We will have to employ many different approaches as we work to build an inclusive environmental movement. If green groups teamed with immigrant-justice organizations, such strategic partnerships could have long-term benefits for both camps. Environmental organizations are a powerful force for grass-tops lobbying, fundraising, and strategic political thinking. Immigration groups and communities of color have a deep understanding of movement building, multicultural and multilingual organizing, shifting power, and large-scale activism. The power of each of these movements alone is substantial; combined, we could be an unstoppable force for change in our country.

We must educate and organize current members of the environmental movement to understand the connections between racial equity and core environmental issues. What’s the impact of pesticide use on migrant workers who are such a key part of our food system? What are the racial-equity effects of mass-transit decisions? How can we better communicate and engage a multicultural, multilingual base on environmental issues? 

Congress has floundered on both climate change policies and immigration reform. And the situation at our southern boarders, holding minor children in detention centers to punish their parents for escaping untenable conditions in their own countries, is not only unsustainable, the conditions are inhumane. All children should be nurtured and cherished and no child should suffer such conditions.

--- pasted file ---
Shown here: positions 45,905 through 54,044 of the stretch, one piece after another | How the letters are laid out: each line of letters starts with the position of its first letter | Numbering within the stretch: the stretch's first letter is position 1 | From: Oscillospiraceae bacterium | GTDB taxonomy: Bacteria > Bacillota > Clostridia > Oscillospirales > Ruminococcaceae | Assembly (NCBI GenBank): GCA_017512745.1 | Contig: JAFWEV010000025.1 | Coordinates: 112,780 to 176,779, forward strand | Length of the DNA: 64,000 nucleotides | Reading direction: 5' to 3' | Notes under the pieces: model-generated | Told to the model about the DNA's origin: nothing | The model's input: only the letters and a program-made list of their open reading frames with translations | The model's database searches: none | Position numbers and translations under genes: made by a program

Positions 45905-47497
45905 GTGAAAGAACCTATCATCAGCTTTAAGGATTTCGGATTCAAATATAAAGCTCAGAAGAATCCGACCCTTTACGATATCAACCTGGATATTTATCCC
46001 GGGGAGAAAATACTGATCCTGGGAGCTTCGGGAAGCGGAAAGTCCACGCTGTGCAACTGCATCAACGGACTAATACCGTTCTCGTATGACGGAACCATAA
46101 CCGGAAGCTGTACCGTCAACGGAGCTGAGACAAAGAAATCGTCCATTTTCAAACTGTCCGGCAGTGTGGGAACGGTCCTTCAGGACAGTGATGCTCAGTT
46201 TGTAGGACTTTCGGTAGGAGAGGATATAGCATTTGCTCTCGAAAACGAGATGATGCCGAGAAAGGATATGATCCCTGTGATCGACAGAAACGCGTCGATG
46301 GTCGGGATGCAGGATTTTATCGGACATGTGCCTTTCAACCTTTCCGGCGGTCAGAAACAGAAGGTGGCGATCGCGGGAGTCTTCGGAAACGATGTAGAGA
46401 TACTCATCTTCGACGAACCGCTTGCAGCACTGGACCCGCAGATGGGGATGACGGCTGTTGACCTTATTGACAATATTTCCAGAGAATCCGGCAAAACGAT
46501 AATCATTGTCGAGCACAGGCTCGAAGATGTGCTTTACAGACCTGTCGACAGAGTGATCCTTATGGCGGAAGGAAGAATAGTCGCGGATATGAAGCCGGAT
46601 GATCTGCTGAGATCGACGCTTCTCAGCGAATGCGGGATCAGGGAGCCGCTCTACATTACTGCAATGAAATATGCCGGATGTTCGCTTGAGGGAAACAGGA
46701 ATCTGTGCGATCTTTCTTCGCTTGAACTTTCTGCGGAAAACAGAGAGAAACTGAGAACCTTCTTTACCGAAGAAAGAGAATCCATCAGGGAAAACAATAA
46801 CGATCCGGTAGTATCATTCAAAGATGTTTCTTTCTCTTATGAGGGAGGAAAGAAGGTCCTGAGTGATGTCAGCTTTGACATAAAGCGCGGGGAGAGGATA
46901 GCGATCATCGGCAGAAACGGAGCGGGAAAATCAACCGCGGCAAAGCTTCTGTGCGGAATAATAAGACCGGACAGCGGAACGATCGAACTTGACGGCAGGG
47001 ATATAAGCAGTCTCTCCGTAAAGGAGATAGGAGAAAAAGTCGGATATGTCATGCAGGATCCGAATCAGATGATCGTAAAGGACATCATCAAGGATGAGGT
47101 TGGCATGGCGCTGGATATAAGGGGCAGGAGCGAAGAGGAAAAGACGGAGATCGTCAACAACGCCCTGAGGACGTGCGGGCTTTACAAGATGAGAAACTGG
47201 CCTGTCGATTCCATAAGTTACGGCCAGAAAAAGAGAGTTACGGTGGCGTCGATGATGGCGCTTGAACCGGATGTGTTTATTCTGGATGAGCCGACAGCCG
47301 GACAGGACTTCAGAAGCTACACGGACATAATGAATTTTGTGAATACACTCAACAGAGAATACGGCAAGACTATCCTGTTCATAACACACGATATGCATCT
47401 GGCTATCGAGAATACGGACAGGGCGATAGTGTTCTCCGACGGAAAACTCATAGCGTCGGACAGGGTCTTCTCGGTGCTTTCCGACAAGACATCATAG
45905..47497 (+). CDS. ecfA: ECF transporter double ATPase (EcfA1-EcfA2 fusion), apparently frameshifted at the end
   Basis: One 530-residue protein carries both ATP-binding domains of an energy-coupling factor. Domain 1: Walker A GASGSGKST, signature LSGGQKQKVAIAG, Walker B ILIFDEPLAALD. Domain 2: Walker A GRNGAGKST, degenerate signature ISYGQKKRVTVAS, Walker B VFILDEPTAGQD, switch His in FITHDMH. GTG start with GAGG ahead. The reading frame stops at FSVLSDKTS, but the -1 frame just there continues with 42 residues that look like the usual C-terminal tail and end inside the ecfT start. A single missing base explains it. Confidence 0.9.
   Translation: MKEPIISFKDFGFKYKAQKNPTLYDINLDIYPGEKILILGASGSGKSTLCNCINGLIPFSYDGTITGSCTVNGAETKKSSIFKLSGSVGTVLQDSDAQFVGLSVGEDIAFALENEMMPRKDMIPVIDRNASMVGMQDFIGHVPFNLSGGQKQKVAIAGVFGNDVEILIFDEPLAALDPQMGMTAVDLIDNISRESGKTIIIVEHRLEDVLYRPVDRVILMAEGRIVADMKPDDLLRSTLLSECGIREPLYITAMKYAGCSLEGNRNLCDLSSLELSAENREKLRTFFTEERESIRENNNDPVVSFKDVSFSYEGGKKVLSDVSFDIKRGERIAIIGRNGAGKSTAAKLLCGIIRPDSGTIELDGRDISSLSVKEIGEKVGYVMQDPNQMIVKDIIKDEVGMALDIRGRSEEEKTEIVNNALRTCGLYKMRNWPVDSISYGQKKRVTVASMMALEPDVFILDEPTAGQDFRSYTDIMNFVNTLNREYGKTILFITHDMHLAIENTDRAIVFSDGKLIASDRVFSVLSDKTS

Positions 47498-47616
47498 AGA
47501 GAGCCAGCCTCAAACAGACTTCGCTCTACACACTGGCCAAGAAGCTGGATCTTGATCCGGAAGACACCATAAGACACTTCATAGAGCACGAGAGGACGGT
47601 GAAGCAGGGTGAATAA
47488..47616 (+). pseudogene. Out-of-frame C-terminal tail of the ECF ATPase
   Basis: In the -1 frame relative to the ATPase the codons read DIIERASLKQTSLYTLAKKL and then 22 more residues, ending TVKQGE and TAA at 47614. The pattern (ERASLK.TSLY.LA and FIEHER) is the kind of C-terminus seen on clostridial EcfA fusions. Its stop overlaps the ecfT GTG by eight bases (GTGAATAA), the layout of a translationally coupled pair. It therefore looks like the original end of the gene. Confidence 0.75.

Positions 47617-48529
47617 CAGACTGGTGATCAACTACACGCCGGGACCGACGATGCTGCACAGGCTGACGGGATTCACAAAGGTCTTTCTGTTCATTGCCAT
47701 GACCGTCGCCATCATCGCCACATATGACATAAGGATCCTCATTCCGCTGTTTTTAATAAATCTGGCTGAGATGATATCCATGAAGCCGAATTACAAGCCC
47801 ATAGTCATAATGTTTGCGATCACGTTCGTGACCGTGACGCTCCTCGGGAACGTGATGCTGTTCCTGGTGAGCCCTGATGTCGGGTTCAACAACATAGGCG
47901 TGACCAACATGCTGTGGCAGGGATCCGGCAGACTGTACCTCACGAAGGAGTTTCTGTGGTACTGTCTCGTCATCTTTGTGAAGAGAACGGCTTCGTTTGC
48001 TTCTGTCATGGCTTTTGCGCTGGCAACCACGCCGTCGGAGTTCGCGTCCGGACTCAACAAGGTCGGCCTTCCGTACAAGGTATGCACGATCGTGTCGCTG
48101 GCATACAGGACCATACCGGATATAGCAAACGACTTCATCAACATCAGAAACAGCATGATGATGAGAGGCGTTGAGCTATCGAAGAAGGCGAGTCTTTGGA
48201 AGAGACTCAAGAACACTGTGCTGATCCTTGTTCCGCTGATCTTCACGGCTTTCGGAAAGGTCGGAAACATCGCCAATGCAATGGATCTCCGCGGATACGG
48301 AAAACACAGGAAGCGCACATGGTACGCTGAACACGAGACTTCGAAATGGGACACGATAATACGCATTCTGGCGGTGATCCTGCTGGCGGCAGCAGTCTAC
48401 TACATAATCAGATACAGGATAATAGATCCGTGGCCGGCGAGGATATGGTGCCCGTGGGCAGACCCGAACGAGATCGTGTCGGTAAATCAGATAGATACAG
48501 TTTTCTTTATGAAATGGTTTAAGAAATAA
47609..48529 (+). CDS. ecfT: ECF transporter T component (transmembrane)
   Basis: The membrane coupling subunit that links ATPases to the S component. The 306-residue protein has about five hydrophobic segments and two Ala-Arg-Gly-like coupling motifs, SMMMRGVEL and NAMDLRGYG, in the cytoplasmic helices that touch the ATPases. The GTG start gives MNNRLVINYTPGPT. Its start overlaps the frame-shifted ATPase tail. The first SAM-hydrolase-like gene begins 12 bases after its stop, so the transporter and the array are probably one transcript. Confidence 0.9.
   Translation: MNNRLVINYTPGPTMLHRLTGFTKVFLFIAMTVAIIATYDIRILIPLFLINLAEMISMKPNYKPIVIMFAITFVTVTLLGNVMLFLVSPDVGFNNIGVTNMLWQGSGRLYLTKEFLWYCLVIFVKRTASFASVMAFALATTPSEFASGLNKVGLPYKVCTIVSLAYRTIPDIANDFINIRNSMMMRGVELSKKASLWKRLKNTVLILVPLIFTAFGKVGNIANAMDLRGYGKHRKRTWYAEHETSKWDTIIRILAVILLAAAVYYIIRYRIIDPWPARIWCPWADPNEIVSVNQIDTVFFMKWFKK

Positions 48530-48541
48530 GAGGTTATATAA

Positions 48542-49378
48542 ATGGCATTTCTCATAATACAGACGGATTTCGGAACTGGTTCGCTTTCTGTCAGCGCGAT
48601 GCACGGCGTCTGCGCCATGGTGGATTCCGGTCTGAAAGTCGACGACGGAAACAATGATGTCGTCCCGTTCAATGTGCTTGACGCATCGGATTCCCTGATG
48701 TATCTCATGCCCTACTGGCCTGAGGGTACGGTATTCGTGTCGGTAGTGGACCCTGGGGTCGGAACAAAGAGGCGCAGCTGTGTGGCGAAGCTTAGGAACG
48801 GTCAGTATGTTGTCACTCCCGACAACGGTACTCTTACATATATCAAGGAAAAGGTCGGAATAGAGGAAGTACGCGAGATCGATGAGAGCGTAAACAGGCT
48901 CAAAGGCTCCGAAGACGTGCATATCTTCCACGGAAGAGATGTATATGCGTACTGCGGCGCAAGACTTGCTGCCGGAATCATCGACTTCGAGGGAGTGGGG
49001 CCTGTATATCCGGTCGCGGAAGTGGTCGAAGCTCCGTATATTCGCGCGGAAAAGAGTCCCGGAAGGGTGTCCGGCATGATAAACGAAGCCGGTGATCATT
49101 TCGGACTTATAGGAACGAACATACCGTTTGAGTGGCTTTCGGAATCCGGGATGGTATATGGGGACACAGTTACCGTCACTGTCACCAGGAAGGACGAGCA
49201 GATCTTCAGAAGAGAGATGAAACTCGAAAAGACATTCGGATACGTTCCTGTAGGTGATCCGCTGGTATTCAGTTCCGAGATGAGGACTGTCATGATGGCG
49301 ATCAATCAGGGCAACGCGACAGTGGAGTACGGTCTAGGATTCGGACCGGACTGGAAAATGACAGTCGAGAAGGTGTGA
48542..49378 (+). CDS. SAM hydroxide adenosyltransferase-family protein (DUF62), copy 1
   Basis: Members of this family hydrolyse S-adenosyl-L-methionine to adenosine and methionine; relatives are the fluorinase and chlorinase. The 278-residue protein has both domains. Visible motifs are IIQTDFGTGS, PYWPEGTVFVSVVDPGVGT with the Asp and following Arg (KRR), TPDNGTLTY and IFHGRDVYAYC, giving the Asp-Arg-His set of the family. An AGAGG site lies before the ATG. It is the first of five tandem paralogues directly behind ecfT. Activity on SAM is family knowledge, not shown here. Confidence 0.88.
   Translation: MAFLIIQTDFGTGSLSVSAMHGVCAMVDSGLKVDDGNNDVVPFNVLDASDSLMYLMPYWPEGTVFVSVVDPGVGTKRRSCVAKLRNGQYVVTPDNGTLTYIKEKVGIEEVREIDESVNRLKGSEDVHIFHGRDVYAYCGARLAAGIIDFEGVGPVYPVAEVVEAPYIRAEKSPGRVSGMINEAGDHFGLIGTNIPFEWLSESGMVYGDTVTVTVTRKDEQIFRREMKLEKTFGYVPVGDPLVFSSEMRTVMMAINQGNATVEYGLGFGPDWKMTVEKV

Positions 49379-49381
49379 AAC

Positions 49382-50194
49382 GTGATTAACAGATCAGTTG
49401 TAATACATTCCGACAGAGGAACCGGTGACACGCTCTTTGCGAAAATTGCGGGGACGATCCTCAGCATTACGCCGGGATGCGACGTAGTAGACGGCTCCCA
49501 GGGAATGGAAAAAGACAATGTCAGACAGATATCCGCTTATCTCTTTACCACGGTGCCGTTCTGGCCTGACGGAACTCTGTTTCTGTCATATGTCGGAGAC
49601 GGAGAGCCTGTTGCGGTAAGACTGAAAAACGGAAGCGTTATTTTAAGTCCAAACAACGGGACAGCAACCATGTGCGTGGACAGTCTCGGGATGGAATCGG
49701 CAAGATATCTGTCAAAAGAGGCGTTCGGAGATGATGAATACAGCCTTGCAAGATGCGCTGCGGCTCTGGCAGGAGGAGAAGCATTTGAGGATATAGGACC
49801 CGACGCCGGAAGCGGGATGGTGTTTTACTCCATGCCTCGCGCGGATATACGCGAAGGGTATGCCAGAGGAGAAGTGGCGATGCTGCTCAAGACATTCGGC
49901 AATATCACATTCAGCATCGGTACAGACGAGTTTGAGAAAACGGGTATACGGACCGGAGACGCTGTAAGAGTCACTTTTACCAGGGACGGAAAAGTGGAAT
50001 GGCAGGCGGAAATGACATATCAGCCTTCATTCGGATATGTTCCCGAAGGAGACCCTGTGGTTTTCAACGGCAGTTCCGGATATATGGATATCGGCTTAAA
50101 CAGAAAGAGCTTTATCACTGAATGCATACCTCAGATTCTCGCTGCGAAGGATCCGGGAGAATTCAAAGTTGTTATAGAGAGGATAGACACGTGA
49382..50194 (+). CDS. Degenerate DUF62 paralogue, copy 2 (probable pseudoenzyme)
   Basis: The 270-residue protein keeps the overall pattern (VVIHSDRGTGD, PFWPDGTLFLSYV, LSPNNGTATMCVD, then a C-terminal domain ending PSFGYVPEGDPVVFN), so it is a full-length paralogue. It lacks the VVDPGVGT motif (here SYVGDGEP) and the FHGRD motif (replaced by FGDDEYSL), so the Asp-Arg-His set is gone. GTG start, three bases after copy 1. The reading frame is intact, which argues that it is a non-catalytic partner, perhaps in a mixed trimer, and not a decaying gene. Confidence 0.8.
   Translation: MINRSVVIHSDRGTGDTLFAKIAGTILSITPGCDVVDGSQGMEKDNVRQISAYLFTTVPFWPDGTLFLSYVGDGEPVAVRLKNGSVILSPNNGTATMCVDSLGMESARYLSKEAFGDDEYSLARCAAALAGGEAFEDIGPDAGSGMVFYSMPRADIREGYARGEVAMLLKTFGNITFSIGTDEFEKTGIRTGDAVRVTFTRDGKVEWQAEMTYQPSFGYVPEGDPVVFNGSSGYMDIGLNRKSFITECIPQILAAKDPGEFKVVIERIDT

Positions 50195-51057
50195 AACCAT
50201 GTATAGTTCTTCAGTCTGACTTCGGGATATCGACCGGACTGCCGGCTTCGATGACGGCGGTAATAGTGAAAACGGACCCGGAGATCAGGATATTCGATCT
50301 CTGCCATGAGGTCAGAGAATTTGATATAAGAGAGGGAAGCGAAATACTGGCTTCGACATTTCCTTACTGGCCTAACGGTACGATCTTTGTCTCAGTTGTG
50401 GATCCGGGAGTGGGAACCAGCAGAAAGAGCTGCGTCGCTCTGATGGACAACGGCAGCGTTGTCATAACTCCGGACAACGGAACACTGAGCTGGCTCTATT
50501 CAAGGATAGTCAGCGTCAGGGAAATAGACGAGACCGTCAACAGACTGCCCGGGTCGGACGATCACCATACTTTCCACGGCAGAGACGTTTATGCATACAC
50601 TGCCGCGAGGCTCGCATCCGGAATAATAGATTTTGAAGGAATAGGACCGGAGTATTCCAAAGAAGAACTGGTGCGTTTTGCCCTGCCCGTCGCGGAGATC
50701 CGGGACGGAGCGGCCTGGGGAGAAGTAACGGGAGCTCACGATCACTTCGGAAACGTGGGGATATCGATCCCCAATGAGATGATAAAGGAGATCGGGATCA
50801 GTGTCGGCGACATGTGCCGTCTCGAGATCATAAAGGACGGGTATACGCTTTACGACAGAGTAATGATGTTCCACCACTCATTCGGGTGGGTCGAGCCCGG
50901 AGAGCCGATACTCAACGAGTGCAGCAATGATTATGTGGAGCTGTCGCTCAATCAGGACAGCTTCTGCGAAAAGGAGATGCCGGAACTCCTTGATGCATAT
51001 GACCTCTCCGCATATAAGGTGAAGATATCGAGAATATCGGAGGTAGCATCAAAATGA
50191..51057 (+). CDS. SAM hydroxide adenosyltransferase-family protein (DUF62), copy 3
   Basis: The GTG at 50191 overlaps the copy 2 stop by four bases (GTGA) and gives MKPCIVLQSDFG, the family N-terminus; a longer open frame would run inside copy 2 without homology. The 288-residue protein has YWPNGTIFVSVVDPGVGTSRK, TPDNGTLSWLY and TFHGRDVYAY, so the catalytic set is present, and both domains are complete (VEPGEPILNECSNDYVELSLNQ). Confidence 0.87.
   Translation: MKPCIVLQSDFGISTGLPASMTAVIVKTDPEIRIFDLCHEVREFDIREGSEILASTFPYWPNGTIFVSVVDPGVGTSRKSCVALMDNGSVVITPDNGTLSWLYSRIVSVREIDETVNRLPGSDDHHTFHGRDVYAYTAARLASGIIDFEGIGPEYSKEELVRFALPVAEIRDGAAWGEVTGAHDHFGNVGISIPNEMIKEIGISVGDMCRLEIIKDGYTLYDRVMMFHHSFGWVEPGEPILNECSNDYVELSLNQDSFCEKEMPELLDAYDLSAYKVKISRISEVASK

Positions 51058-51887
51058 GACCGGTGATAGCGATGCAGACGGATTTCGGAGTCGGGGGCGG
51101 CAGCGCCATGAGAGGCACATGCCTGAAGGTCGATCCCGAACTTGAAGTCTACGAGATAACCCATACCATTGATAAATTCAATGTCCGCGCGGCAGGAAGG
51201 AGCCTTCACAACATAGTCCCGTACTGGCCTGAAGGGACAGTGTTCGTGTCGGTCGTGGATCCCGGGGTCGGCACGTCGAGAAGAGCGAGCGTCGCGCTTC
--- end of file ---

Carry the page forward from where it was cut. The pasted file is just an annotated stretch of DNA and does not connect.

I have watched FOX commentators complain about some imaginary persecution of Christians and the ‘war’ on Merry Christmas. Maybe if they started acting like Christians instead of giving lip service to it, we would not be the country that incarcerates migrant children in inhumane conditions.

At the same time came the disciples unto Jesus, saying, Who is the greatest in the kingdom of heaven?
And Jesus called a little child unto him, and set him in the midst of them,
And said, Verily I say unto you, Except ye be converted, and become
as little children, ye shall not enter into the kingdom of heaven.
Whosoever therefore shall humble himself as this little child, the same is greatest in the kingdom of heaven.
And whoso shall receive one such little child in my name receiveth me.
But whoso shall offend one of these little ones which believe in me, it were better for him that a millstone were hanged about his neck, and that he were drowned in the depth of the sea.
Woe unto the world because of offences! for it must needs be that offences come; but woe to that man by whom the offence cometh!
Wherefore if thy hand or thy foot offend thee, cut them off, and cast them from thee: it is better for thee to enter into life halt or maimed, rather than having two hands or two feet to be cast into everlasting fire.
And if thine eye offend thee, pluck it out, and cast it from thee: it is better for thee to enter into life with one eye, rather than having two eyes to be cast into hell fire.
Take heed that ye despise not one of these little ones; for I say unto you, That in heaven their angels do always behold the face of my Father which is in heaven. (Matthew 18:1–10)

https://www.uumfe.org/2016/03/26/immigration-environmental-justice/